by Rick Warren
Last month we began exploring how we can take wise risks as leaders and the effect fear can have on us as we begin to think about taking risks. This month I will begin discussing the six necessary steps for assessing risk.
1. The first step is information. Get the facts.
Before you do anything, before you make the decision, you need to get the facts.
Proverbs 14:8 says this, “The wise man looks ahead. The fool attempts to fool himself and won’t face the facts.” A lot of people live in denial. They deny that their marriage is in trouble. They deny that their health is in trouble. They deny that their finances are in trouble. They won’t face the facts.
Eighty percent of all new businesses fail within five years. Why? Because they’re started on a foundation of uneducated enthusiasm. They haven’t done their due diligence. They haven’t done their marketing, their planning, or their research. They say, “I’d like to do this. It sounds like a good idea. I’ll just do this.” And that’s why they don’t last five years.
A lot of people go into marriage with uneducated enthusiasm. They haven’t done their due diligence and they haven’t thought it out. Proverbs 24:3 says in the Living Bible “Any enterprise is built by wise planning, becomes strong through common sense and it profits wonderfully by keeping abreast of the facts.”
So what do you do? Educate yourself. Find out all you can about the decision you are about to make. Read books, go to seminars, and talk to people who have made the same sort of decisions. Richard Branson, founder of Virgin Airways, wrote, “I learned from the failures of the founder of Laker Airlines. I learned from other people what I want to do and what I don’t want to do.”
One of the best things you can do is find a mentor for yourself. Everybody needs mentors. Mentors have been very important in my life. My first mentor was my dad. My second mentor was a guy named Harry Williams. Billy Graham has been a mentor to me. Bill Bright has been a mentor to me. W.A. Criswell was a mentor to me. Peter Drucker was a very important men tor to me. I used to drive up to his home, sit in his home, take a bunch of questions and say, “Help me with this…Help me with this…” Because no matter how talented you are, you need a coach. You may be Kobe Bryant, but you need a coach. You may be LeBron James but you need a coach. You may be Shaquille O’Neal but you still need a coach. Everyone needs a mentor. You will never get to the stage where you cannot learn from others.
The Bible tells us in Proverbs 23:23 in the Living Bible “Get the facts at any price so you know what you’re doing.” Then look at this next verse. The Bible says, “Every prudent man acts out of knowledge.” So you can act out of ignorance or you can act out of knowledge.
2. The second step is evaluation. That is count the cost.
After you get the facts, now you’ve got to count the cost. You have to analyze the risk and ask, What will this cost in terms of time and money and emotion and energy and effort. Everything has a cost to it. Jesus said this in Luke 14, “Don’t begin until you count the cost. Who would begin construction of a building without first getting estimates and checking to see if there’s enough money to pay the bills.” Jesus is saying before you build a building you obviously have to estimate the expenses. Then He says “And no king goes to battle [goes to war] without counting his troops first.”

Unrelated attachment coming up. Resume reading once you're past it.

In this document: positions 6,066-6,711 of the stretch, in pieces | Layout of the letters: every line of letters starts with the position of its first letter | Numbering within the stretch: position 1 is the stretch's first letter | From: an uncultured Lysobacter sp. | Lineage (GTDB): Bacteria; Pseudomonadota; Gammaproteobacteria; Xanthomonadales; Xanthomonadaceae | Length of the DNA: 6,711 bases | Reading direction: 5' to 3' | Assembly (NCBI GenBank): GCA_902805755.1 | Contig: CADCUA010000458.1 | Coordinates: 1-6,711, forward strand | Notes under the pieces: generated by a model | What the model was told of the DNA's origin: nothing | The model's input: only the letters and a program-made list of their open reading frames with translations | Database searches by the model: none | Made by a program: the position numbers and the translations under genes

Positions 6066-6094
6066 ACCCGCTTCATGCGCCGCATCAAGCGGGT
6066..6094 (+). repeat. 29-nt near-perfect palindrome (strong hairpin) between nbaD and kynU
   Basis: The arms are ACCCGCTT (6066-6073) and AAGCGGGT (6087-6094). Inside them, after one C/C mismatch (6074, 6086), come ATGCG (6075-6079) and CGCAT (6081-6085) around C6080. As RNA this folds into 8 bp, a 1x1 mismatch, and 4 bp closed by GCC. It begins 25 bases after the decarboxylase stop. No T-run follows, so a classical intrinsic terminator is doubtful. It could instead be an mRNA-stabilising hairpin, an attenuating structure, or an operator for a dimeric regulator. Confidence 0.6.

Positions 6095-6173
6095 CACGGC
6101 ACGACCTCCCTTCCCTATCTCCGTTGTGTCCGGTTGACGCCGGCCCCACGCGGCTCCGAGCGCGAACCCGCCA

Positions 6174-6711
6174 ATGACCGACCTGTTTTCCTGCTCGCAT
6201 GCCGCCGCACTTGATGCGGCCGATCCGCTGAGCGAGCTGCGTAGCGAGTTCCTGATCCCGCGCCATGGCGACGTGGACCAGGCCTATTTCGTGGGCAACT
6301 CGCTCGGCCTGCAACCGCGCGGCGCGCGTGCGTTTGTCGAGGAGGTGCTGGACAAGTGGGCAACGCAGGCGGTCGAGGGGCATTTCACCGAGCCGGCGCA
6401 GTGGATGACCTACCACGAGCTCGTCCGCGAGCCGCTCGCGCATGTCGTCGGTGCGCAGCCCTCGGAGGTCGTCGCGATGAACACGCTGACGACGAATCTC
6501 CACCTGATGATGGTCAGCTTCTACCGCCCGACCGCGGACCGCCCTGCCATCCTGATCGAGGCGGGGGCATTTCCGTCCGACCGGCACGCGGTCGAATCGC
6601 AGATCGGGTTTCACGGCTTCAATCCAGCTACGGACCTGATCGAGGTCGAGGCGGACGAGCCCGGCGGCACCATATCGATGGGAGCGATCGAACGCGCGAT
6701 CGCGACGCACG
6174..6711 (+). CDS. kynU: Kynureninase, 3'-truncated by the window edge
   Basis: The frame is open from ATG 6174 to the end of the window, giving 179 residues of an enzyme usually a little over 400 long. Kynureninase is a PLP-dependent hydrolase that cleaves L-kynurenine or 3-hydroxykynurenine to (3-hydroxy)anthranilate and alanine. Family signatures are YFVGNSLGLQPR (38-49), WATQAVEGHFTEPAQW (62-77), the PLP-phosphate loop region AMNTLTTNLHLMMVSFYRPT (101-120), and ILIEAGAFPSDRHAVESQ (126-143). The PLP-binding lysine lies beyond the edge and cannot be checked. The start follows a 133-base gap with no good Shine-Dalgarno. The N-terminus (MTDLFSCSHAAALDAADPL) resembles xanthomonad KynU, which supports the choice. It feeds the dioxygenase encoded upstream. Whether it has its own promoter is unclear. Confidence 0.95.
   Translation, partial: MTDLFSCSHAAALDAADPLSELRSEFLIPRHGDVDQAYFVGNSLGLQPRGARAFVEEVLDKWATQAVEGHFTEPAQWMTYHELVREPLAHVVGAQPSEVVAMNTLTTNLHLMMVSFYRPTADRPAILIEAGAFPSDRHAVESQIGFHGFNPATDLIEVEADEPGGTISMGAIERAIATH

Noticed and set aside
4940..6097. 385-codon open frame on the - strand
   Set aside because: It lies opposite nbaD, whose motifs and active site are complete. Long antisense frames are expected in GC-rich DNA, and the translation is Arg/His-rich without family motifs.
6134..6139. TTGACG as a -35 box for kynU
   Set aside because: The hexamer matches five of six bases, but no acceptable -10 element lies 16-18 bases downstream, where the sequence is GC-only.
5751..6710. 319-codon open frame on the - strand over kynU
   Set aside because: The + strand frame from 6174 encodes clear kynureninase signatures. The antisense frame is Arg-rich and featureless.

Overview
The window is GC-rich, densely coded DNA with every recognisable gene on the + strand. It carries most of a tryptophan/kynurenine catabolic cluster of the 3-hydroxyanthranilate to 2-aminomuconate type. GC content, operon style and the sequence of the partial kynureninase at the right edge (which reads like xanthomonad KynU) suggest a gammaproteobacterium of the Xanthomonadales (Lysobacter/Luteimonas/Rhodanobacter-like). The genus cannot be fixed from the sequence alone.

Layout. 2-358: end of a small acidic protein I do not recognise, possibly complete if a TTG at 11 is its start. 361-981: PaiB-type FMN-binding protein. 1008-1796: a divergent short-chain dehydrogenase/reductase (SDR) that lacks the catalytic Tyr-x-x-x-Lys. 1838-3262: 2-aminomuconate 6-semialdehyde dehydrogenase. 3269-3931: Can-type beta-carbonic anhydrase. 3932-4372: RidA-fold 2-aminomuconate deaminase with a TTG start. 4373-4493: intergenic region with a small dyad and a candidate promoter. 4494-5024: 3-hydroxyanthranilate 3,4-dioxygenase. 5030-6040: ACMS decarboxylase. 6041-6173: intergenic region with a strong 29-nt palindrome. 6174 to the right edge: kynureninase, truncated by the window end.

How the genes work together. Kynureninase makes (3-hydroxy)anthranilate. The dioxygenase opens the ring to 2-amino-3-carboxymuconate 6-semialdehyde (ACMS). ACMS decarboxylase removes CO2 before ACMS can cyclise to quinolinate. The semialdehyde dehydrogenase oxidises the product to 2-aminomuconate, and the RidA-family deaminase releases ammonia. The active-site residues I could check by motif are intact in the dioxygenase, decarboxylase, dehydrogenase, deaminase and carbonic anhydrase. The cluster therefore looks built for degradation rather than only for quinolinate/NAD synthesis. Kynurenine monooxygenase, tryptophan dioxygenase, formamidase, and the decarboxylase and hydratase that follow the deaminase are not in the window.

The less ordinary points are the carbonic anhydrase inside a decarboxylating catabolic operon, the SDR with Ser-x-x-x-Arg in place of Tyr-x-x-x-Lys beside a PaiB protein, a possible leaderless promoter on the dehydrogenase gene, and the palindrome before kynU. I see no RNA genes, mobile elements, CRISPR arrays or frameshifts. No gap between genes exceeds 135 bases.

Every decision in life has a price tag. It may not be a financial cost but it’s going to cost something. It may cost you your time which is the most valuable thing you possess. Every decision cost some time. And you’ve only got a certain amount of time so you’re never going to get that time back. You’re giving your life away. So ask yourself, is this a wise decision. Is this necessary? Is it worth it? Is the risk worth the reward? Is the pain worth the gain? Is the problem worth the payoff? Get the facts and count the cost.
3. The third step is preparation. Plan your steps.
You must have a strategy. What are the specific steps you need to take to reach your goal?
I’ve met some people who think planning is unspiritual. They say, “I don’t need to plan! I just wait on the Lord. I’m just trusting the Lord.” It sounds spiritual, but it’s so passive. God says tells us to plan. Chirst had a plan. If you want to be like Christ, if you want to be like God, if you want to be godly, you need to learn how to plan. When you say, “I’m just trusting the Lord. I’m just waiting in faith. I have no plans for my life.” That’s not faith. That’s presumption. People say, “I’m waiting for God to tell me His will.” I think, what do you want Him to do? Write it in the sky? He’s not going to do that. God has already given you most of His will for your life. He gave you the Bible, and he gave you a brain. He expects you to use both of them. If you fail to plan, you’re planning to fail.
3. The fourth step is to ask God to guide your plans. Pray.
Proverbs 16:9 “We should make plans counting on God to direct us.” You ask God to guide the plans. So it’s prayer and preparation. It’s both. If you plan and you don’t pray, that’s presumption. If you pray and don’t plan, that’s presumption. You need to do both. You pray and you plan. Prayer and preparation go together.
As a leader, people are not only looking up to you, they are counting on you. Do not take this responsibility lightly. Honor God, do your homework, and act boldly; but do so with wisdom.
Next month we will look at the final three steps you need to take to ensure your risk as a leader is a wise one.
Rick Warren is the Founding Pastor of Saddleback Church and author of many internationally best-selling books, such as The Purpose Driven Life and The Purpose Driven Church.